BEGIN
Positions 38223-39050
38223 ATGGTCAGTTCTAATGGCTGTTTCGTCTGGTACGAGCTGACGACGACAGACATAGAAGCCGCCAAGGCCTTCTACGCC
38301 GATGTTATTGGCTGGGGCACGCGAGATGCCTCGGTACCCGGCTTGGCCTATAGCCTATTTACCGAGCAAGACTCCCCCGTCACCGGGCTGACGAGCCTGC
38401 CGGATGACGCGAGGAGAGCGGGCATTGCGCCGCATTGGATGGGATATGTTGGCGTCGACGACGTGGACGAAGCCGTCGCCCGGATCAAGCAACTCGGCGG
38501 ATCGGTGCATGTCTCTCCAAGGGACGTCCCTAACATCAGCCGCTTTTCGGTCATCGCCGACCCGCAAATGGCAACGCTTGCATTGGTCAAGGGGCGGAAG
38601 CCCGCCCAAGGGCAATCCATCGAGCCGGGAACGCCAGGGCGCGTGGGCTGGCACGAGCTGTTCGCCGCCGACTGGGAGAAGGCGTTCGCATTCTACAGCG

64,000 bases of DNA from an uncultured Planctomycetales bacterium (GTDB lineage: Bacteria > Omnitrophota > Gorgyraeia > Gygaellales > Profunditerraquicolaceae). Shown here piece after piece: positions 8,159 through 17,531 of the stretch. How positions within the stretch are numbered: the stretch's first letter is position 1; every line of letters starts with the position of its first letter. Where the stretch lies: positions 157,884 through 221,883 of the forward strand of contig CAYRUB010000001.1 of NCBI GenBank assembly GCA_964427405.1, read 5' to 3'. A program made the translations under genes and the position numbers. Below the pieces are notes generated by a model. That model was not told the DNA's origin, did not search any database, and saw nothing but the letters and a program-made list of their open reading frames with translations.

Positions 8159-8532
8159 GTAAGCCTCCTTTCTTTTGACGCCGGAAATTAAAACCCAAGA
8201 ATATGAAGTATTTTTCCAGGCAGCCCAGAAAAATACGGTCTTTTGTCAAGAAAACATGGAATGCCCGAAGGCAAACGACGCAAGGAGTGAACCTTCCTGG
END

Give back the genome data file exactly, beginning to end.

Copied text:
Positions 38223-39050
38223 ATGGTCAGTTCTAATGGCTGTTTCGTCTGGTACGAGCTGACGACGACAGACATAGAAGCCGCCAAGGCCTTCTACGCC
38301 GATGTTATTGGCTGGGGCACGCGAGATGCCTCGGTACCCGGCTTGGCCTATAGCCTATTTACCGAGCAAGACTCCCCCGTCACCGGGCTGACGAGCCTGC
38401 CGGATGACGCGAGGAGAGCGGGCATTGCGCCGCATTGGATGGGATATGTTGGCGTCGACGACGTGGACGAAGCCGTCGCCCGGATCAAGCAACTCGGCGG
38501 ATCGGTGCATGTCTCTCCAAGGGACGTCCCTAACATCAGCCGCTTTTCGGTCATCGCCGACCCGCAAATGGCAACGCTTGCATTGGTCAAGGGGCGGAAG
38601 CCCGCCCAAGGGCAATCCATCGAGCCGGGAACGCCAGGGCGCGTGGGCTGGCACGAGCTGTTCGCCGCCGACTGGGAGAAGGCGTTCGCATTCTACAGCG

64,000 bases of DNA from an uncultured Planctomycetales bacterium (GTDB lineage: Bacteria > Omnitrophota > Gorgyraeia > Gygaellales > Profunditerraquicolaceae). Shown here piece after piece: positions 8,159 through 17,531 of the stretch. How positions within the stretch are numbered: the stretch's first letter is position 1; every line of letters starts with the position of its first letter. Where the stretch lies: positions 157,884 through 221,883 of the forward strand of contig CAYRUB010000001.1 of NCBI GenBank assembly GCA_964427405.1, read 5' to 3'. A program made the translations under genes and the position numbers. Below the pieces are notes generated by a model. That model was not told the DNA's origin, did not search any database, and saw nothing but the letters and a program-made list of their open reading frames with translations.

Positions 8159-8532
8159 GTAAGCCTCCTTTCTTTTGACGCCGGAAATTAAAACCCAAGA
8201 ATATGAAGTATTTTTCCAGGCAGCCCAGAAAAATACGGTCTTTTGTCAAGAAAACATGGAATGCCCGAAGGCAAACGACGCAAGGAGTGAACCTTCCTGG